Cheers to You

Choosing the right wine for your reception means finding a vintage that can live up to the occasion.


Few brides—and grooms-to-be have a sommelier’s credentials. Luckily, it’s not a prerequisite for selecting wedding wines. Leave that to the pros. While wine experts have differing personal preferences for specific varietals and pairings, all agree that you don’t need to spend a lot of money or make complex choices to give your guests a deliciously memorable sipping experience.

“The music and the food are probably the two things people will talk about most at your wedding,” says Bruno Marini, general manager of The Federalist at XV Beacon Hotel in Boston. “And wine can really enhance the way guests experience the food.”

But it shouldn’t become a distraction. “You’re not looking to challenge your guests or trying to educate them,” says Peter Rait, general manager of Boston’s Beacon Hill Hotel & Bistro. The focus should be on enjoying the event.

Exploring Options
Cabernet sauvignon and chardonnay tend to be the standard red and white table wines, but that doesn’t mean they are the best—and they are hardly the only options. When it comes to reds, “Many people prefer drinking merlot or pinot noir, which can be softer and more elegant,” says Marini. Shiraz, or Syrah, is another popular red-wine choice because it “matches up well with many foods,” says Rait.

If you are a die-hard cabernet fan, Rait suggests looking for wines from South America for the best values. “You’ll be in great shape with a good Chilean cab,” he says. But avoid cabernets and bordeaux that are too young (ask your local wine expert when prime drinking time is), as the tannins may be overwhelming.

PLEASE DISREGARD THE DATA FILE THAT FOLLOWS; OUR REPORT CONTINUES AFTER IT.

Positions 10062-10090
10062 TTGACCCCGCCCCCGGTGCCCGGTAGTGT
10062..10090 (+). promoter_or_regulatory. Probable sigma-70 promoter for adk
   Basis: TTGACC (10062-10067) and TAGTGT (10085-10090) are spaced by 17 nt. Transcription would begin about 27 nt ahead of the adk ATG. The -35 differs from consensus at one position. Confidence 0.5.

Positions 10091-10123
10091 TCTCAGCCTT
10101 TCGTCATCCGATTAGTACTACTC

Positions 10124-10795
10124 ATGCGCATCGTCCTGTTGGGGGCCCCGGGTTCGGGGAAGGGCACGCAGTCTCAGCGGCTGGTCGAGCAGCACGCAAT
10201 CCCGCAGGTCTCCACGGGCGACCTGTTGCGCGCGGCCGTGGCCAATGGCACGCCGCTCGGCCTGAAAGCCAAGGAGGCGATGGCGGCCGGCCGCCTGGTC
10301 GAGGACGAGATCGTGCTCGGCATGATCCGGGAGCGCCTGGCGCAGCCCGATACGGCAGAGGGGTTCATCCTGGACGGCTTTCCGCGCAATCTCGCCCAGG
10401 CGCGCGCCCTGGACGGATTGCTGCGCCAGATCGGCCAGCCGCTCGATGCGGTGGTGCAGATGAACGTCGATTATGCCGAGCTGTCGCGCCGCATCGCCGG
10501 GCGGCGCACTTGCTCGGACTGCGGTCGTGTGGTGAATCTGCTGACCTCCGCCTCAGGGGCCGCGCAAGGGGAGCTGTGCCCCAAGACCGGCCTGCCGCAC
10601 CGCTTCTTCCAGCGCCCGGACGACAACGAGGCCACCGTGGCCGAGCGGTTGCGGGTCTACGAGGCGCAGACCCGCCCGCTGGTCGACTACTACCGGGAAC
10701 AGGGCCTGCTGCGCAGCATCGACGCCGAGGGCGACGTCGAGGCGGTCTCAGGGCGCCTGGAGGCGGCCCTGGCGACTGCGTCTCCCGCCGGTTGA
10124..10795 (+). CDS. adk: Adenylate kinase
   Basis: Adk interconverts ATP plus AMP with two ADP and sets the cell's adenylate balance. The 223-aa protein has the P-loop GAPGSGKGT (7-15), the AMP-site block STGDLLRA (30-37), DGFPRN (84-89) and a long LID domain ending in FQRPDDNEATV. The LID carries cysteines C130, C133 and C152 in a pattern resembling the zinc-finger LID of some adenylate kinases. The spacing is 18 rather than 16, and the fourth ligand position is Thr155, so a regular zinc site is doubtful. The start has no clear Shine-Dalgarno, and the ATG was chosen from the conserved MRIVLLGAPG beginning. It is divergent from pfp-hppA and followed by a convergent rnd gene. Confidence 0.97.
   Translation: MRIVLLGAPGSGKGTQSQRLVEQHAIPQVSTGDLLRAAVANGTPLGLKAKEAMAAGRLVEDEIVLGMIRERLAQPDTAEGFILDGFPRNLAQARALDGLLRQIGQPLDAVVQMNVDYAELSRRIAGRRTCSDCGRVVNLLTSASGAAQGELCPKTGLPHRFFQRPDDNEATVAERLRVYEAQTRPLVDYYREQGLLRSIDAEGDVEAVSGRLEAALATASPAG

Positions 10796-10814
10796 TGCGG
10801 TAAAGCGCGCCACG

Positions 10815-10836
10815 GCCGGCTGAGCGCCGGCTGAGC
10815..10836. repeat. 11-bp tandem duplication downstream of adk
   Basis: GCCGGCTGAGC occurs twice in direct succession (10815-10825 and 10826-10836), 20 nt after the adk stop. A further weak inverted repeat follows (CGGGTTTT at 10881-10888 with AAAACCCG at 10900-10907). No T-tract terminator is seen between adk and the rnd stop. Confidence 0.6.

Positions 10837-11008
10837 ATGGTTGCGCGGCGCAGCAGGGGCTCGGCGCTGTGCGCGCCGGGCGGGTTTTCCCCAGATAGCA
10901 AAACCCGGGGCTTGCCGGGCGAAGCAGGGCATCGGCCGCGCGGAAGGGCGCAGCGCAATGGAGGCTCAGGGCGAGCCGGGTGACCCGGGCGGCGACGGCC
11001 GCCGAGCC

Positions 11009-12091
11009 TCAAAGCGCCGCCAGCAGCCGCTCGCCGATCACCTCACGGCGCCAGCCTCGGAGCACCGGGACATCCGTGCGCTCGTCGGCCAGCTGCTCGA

When it comes to whites, chardonnay—especially the less expensive bottles—“has a tendency to be heavy and oaky,” Marini says. “You may want something lighter and crisper.”

Geoffrey Fallon, sommelier at Les Zygomates in Boston, recommends sampling muscadet (such as a 2003 Marcel Martin) and checking out the wide spectrum of Italian whites, which he says can offer “great acidity and great value.”

For a chardonnay that pairs well with foods, Marini likes bottles from Selby, which he describes as soft, elegant and creamy, but not too buttery. If you’re serving desserts other than wedding cake (which pairs best, naturally, with Champagne and other sparkling wines), consider offering guests a port or a late—harvest Riesling.

“You don’t want to get too eclectic,” says Fallon. “The nuances may get lost in the large audience.” Instead, he suggests, opt for widely liked wines that pair well with food, such as young, fruit-forward reds and whites with nice, crisp acidity.

How much is enough? The number of bottles of wine you plan for depends on whether you’re having a full bar or just serving wine and beer, says Fallon of Les Zygomates. With a full bar, expect to go through about 50 bottles of wine for every 100 guests. If it’s wine and beer only, up the count to at least 100 bottles per 100 guests.

You don’t need to spend excessively to serve the good stuff. There are quite tasty wines at reasonable prices ($10-$20 per bottle retail; $25-$45 per bottle from a restaurant). Ask for advice, and be up-front about your budget.

Ask and Receive
Check out a few options before going with the house red and white by default—taste them to make sure you like them. When you attend a tasting, Rait says, request that the bottles be opened when you arrive (not hours before so they have a chance to breathe all day). The point of this exercise is that you want wines that are ready to be poured and consumed as soon as they are open.

Let the catering manager or the sommelier at your reception site know if you have any specific preferences for wine service. And if there is a wine you love but it doesn’t appear on the list at your reception site or your caterer’s menu, ask if you can order it. “Even though [The Federalist has] an enormous wine list, we often get requests like that,” Marini says. “And we can usually make it happen.”

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